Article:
The double-edged sword of Linguistic passion
Perhaps one of the most unique aspects of becoming a linguist is the fact that as you study, it begins to slowly work its way into all aspects of your life. Although most people view linguistics as “obscure” and have trouble imagining how it could affect one’s life outside of academics, let me assure you, it can.
The different fields within Linguistics, once you’ve begun to study and ponder them, simply will not let you go. The reason for this is simple: When you study language, you’re studying one of the main aspects of human existence, something that we not only use constantly, but that we simply cannot avoid.
If you’ve got a real passion for language and its analysis, you’ll find yourself constantly analyzing the flurries of language that are constantly surrounding us. However, I don’t think this is necessarily a bad thing.
502 Error: Linguist temporarily overloaded
My friends have all noticed a certain tendency that I’ve developed since the start of my Linguistics training, affectionately referred to as “the blue screen of linguistic death” or “Linguist moments”.
Periodically, I’ll be carrying on a normal conversation with people, and then suddenly I’ll stop dead in my metaphorical tracks. Often, I’ll start drawing little trees in the air with my finger, or mouth words over and over again under my breath, and always, I’m pretty much catatonic.
The scary part is that really, I seldom notice when I do. I’ll be going along in conversation, and then somebody will make a speech error, make a strange sound or pronunciation, or just say something that “needs” further analysis, and I’ll just dive straight into linguistic analysis. Sometimes it’s a quick little thing (“Oh, she just combined the first two words into one…”), but from time to time, I’ve been known to actually pull out a piece of paper and do actual analysis complete with word-stress grids and IPA transcription. Generally, I’ll figure things out and pop back into the conversation down the way, but sometimes, these little moments will keep me thinking all evening.
Of course, the problem with this is that you can never really explain it to the satisfaction of the people around you. If somebody asks you what you were thinking about, there’s no graceful way to say “Oh, I was just trying to figure out why the stress pattern varies among the acronyms in the organization’s different regions.” Best case scenario, they’ll find it mildly interesting (although not worth the hour of discussion needed to actually explain), and worst case, they’ll just write you off as somebody who really needs a hobby.
However, linguist moments aren’t always a bad thing.
“Oh yes, please go on. Tell me how your dog got his name again?”
One of the most wonderful side-effects of taking phonetics is that any conversation can become fascinating. You see, when people are talking, we generally just listen for meaning, and the actual sounds never cross our minds.
However, with a little bit of phonetics training, we can make ourselves pay attention to the actual sounds and the little details inherent in them. When you sit back and actually listen, it’s shocking how many corners people cut in speech, how many little tiny speech errors we make, and how complex speech really is. So, even though the subject of discussion might be completely uninteresting, you can always find something of interest, even if it might not be that interesting to somebody without a passion in the subject.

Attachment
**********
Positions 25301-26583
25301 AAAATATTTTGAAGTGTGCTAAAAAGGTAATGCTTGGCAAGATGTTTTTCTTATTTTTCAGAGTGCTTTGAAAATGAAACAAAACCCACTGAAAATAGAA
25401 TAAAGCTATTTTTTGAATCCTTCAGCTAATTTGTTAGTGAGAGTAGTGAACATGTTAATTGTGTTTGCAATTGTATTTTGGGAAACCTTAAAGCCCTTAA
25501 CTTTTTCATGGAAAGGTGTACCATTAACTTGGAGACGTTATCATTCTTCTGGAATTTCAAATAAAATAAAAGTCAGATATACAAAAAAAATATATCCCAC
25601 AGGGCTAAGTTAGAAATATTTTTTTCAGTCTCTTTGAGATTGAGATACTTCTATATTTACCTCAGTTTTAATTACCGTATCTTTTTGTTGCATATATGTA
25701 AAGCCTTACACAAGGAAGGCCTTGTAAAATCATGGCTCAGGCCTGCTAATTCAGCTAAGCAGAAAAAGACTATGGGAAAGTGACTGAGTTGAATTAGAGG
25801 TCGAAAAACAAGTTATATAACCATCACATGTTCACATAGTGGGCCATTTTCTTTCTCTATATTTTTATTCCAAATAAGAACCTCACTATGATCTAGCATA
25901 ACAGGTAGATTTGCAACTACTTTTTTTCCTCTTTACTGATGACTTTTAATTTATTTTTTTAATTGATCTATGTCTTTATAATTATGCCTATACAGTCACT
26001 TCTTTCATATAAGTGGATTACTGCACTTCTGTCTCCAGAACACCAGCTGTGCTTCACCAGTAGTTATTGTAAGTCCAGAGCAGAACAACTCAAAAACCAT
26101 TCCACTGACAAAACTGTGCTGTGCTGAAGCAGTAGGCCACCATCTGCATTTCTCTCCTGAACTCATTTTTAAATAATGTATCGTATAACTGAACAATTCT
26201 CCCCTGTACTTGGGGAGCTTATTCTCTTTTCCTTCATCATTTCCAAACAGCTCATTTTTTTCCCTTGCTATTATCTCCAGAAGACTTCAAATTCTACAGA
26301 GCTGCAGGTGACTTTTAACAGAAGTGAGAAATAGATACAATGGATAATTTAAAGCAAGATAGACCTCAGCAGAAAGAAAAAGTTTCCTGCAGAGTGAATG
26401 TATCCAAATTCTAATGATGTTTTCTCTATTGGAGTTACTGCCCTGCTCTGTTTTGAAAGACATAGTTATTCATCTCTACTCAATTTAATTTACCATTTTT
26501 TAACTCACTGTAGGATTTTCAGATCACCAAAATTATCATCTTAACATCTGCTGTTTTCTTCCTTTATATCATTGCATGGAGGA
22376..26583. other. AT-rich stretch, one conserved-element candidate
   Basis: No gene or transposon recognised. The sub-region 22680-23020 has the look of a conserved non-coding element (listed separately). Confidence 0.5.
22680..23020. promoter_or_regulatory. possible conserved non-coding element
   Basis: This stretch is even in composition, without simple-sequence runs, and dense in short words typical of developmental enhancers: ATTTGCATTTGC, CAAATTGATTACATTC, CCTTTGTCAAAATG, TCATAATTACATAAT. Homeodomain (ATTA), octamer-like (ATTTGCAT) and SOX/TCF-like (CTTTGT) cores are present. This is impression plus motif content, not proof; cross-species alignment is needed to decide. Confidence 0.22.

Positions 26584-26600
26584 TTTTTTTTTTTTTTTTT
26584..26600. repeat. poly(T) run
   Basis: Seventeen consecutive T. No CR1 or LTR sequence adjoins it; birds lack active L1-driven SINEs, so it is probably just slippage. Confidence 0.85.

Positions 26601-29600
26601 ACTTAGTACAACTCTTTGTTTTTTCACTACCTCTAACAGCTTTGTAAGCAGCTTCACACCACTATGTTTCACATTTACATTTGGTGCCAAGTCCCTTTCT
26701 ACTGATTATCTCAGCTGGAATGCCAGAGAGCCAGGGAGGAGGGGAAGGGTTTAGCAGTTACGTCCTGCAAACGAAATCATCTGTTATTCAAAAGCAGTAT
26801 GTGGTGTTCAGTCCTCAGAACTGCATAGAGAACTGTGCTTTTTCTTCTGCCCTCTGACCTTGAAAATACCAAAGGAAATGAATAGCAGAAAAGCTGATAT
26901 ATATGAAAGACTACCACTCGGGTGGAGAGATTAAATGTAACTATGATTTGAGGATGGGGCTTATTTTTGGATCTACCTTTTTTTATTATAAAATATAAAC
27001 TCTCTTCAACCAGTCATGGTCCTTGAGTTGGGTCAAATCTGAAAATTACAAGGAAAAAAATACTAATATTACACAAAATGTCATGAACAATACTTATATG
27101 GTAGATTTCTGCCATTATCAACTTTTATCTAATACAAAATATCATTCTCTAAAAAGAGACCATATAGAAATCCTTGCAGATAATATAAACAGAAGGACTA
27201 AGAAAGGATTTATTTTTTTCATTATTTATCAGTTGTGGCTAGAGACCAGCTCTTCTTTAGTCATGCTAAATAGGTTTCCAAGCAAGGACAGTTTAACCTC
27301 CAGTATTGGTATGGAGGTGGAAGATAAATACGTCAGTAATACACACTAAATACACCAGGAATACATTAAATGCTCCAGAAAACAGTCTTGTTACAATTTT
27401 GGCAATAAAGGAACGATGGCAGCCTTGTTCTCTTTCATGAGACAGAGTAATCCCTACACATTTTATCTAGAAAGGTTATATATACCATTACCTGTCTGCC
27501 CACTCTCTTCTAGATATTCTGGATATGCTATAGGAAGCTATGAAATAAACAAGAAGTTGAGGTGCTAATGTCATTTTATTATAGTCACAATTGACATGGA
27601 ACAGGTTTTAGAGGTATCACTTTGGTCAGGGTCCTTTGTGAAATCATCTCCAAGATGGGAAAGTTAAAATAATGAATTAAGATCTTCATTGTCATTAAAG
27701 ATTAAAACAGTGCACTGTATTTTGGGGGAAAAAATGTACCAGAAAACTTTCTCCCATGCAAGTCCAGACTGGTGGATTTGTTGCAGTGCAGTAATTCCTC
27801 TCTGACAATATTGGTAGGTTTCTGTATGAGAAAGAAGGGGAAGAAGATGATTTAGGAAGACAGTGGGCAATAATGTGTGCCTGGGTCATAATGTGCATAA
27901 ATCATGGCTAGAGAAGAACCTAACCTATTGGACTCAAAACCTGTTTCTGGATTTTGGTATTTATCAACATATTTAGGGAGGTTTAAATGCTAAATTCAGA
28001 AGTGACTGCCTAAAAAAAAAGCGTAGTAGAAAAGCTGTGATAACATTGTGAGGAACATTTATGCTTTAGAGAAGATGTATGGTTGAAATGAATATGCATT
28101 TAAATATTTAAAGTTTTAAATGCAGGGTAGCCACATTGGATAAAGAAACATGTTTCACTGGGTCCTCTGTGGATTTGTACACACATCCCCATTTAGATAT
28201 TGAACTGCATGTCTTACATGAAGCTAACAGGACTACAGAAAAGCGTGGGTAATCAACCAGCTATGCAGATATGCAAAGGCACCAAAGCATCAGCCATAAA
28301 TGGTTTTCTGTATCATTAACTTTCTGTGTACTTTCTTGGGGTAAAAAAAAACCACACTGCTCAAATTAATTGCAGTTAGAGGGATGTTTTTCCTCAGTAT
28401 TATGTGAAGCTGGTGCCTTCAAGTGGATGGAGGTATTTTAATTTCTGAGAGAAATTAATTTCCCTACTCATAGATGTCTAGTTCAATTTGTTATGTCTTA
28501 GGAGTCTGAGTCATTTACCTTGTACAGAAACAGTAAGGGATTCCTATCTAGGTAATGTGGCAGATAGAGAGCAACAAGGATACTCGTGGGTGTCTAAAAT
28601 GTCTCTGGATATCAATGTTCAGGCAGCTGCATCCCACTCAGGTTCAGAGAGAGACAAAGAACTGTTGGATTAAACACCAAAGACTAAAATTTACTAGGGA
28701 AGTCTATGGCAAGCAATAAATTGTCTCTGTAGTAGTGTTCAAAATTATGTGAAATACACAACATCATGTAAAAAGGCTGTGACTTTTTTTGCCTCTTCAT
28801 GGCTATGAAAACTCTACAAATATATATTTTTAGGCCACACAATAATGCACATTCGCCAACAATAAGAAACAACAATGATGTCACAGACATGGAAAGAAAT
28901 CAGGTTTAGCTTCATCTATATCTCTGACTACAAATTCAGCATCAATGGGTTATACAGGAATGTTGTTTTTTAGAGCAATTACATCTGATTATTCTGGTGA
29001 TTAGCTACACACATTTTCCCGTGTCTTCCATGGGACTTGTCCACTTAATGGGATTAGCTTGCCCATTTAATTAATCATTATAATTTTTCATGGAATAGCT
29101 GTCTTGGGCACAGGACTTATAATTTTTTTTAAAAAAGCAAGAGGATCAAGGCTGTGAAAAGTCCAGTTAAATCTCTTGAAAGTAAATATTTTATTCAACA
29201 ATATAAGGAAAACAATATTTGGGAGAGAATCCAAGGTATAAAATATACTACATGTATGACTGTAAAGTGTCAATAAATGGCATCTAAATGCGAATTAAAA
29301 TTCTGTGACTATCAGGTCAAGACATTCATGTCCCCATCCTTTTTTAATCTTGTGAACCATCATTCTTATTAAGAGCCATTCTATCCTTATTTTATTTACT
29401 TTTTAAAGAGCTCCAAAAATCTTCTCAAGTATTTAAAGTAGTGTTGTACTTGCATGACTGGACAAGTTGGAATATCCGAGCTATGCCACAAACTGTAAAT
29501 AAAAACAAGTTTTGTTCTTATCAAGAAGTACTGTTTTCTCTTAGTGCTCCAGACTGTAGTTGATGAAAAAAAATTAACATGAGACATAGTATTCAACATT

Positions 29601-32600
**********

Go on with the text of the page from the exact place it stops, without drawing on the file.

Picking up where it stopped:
It’s not just phonetics, though. Sometimes, little speech errors or unusual constructions will trip me up, just begging for analysis. Sometimes the analysis yields nothing more than the minor satisfaction of figuring it out, but sometimes, it’ll lead you to help solve a major problem in your own linguistic work, or give you a major insight into the way that language works.
Finally, there are times where constantly having one’s ear to the ground for interesting language use is just mildly amusing, but not much else.
For instance, being obsessed with speech and speech sounds, I’m constantly listening to my friends’ speech. I’ve started to pick up on little interesting speech changes that they all make and that nobody notices. For instance, I’ve noticed that one of my friends (also a speaker of Korean) will pretty frequently replace Eth sounds (ð) with unaspirated t’s. It’s completely irrelevant to life in general, and most English speakers don’t even notice the swap (or just think he’s saying “da” instead of “the”), but it brings me a little bit of joy from time to time.
If you’re passionate, the sword isn’t double-edged at all.
When you become passionate about Linguistics, you’ll quickly find your passion spilling into the language use of your every day life. Whether it’s in the form of sudden bouts of near-catatonic linguistic analysis, sudden insights from random bits of conversation, or just subtle-yet-interesting observations about the world, it’s very difficult to leave your work at the office, so to speak.
However, the beauty of it all is that if you’re like me, and are truly passionate about linguistics and language, then it’s not work at all. You’re constantly surrounded by something that you’ve dedicated part of your life to understanding, and you’re always only a step away from your next insight. Sure, the occasional “blue screen of linguistic death” might be embarrassing, but in the end, it’s definitely worth it.
No matter how passionate a mechanic is about their work, they can only really explore their passion when they’re under the hood of a car. One of the true joys of being a linguist is that no matter where you go or what you do, you’re never far from your passion.
Categories: General Linguistics - Phonetics and Phonology - Language Usage -
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